Michael and I, with great sadness, share the following news… We have closed our creamery business of 12+ years. It has been an amazing journey meeting so many people through our markets, events, and here on our farm! We truly thank all of those who have honored us with their support and love of our products. To family, friends, and customers, we leave on a top note having succeeded in bringing our dream to its fruition; raising healthy, viable sheep, making award winning cheese, and mentoring the young people who stood beside us working on the farm and those whos questions we answered in their wonderment of how this operation worked. It has been the most rewarding journey of our life and at the same time, the hardest we have ever endured! So with mixed emotions, we move forward to other adventures! Always believe that anything is possible! WE DID! We thank each and every one of you for your commitment to us and hope our paths cross again one day.
The D.C. region’s only sheep creamery, built from scratch, has closed
By Alisa Tang
July 23, 2023
NEW WINDSOR, Md. — Colleen Histon walked past tidy pastures toward her 19th-century barn as she recollected the backbreaking work of running a sheep dairy. The farm had once been filled with the sounds and smells of birthing lambs, milking ewes and making cheese. It had been a labor of love, but it had taken its toll.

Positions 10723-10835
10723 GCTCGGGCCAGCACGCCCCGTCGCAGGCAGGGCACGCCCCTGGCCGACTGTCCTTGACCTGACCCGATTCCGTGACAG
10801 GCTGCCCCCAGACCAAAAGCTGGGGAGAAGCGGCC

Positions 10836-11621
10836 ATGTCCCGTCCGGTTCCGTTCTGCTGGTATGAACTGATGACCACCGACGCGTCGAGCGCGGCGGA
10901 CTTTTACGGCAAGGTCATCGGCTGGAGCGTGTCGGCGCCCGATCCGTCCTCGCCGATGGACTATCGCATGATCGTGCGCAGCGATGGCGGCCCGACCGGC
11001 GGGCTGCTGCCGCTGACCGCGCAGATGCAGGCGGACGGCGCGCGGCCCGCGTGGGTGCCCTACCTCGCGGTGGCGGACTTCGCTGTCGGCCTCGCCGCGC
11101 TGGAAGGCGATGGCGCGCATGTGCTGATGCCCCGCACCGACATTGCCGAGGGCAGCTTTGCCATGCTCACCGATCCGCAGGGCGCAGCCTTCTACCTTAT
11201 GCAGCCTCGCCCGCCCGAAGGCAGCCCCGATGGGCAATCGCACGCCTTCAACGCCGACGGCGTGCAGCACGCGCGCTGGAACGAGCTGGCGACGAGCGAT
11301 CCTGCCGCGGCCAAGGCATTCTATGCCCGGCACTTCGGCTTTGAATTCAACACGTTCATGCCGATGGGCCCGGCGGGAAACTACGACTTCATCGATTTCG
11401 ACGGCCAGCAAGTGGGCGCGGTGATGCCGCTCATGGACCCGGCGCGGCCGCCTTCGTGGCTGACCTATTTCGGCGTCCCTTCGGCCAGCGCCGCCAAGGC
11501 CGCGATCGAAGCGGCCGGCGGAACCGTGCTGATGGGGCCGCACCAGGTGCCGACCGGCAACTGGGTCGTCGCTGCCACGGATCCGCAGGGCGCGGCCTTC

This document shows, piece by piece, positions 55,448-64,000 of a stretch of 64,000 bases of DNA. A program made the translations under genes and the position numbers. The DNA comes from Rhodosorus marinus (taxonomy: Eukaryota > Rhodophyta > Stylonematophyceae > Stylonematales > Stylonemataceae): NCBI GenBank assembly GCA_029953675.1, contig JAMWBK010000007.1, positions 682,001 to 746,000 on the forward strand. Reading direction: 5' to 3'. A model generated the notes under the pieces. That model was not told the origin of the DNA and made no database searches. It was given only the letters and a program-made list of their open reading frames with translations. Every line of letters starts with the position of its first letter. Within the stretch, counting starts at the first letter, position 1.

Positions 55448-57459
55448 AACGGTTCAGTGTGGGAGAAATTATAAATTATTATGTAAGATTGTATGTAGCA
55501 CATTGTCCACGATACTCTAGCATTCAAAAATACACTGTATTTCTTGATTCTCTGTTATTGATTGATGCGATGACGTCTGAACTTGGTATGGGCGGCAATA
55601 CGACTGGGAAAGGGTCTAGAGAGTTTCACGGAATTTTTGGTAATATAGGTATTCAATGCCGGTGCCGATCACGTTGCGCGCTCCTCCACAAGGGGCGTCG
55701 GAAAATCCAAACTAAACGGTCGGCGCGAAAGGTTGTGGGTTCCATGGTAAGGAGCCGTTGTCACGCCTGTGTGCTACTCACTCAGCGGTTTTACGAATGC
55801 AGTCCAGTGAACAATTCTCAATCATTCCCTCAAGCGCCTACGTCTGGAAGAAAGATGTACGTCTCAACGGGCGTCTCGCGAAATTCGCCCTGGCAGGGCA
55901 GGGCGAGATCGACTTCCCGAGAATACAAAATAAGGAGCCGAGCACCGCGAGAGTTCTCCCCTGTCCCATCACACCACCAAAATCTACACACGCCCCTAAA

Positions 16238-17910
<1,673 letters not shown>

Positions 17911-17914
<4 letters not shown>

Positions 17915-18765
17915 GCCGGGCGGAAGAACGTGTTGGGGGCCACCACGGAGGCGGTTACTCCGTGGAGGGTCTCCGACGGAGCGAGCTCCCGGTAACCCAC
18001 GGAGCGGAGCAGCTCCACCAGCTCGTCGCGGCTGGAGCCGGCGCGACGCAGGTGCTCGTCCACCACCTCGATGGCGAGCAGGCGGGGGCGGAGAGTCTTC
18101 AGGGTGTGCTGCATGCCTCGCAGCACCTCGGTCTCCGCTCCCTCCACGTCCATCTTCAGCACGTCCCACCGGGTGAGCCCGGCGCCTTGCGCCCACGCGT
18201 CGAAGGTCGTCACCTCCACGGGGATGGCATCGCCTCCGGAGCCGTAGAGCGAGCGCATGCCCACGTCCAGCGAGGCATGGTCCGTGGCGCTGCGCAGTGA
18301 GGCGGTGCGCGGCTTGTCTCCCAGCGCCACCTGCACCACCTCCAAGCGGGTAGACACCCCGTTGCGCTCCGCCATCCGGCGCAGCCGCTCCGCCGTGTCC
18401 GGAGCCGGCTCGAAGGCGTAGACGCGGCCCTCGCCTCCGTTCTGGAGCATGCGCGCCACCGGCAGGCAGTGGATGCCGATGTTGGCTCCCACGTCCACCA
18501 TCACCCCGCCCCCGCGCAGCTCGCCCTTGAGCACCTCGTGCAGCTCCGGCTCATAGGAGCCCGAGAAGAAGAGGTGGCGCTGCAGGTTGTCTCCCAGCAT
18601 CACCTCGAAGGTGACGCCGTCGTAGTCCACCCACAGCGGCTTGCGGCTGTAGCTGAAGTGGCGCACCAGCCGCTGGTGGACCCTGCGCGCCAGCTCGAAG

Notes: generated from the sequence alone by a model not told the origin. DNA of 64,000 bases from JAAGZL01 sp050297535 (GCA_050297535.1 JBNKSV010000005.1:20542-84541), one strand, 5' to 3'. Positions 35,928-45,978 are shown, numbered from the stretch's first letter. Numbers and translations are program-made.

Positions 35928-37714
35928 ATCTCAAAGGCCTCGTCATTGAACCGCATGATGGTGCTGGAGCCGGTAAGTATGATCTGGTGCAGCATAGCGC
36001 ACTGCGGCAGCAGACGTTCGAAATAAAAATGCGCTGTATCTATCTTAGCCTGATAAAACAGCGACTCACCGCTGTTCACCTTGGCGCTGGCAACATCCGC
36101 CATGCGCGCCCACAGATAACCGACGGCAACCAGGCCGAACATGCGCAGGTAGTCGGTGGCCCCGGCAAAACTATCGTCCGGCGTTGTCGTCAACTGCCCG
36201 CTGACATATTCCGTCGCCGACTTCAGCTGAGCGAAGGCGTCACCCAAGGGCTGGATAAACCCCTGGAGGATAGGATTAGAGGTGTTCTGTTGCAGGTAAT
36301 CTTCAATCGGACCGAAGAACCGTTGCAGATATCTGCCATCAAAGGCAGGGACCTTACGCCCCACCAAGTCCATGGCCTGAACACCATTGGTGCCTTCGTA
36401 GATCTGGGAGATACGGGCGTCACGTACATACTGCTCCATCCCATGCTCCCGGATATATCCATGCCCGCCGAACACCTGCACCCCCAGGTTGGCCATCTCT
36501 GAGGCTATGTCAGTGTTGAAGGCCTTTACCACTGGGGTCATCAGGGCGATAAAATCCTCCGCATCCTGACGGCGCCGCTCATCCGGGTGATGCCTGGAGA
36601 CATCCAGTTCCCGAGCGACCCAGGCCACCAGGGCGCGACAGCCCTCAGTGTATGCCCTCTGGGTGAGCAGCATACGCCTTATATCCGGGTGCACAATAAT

The pens were empty, immaculate. The last 90 or so sheep had been sold and were living with new owners in southern Maryland, Pennsylvania and Upstate New York. A guy from Minnesota bought about 60, including the majority of the milking ewes and one ram. The D.C. region’s only cheesemaking sheep dairy had fallen into silence, broken by the occasional birdsong from trees that bordered the fields.
Shepherds Manor Creamery was being liquidated. Colleen and her husband Michael had built the entire cheesemaking operation from scratch after moving there in 2010. They had put it on the market in August 2021 for $1.1 million, complete with the offer of a few months of mentoring, from lambing to cheesemaking. But after a year, no one bit. Some buyers were interested in the 22-acre farm but not the sheep or equipment. So the Histons took it off the market in August 2022 and were selling it off piecemeal. [Read Full Article]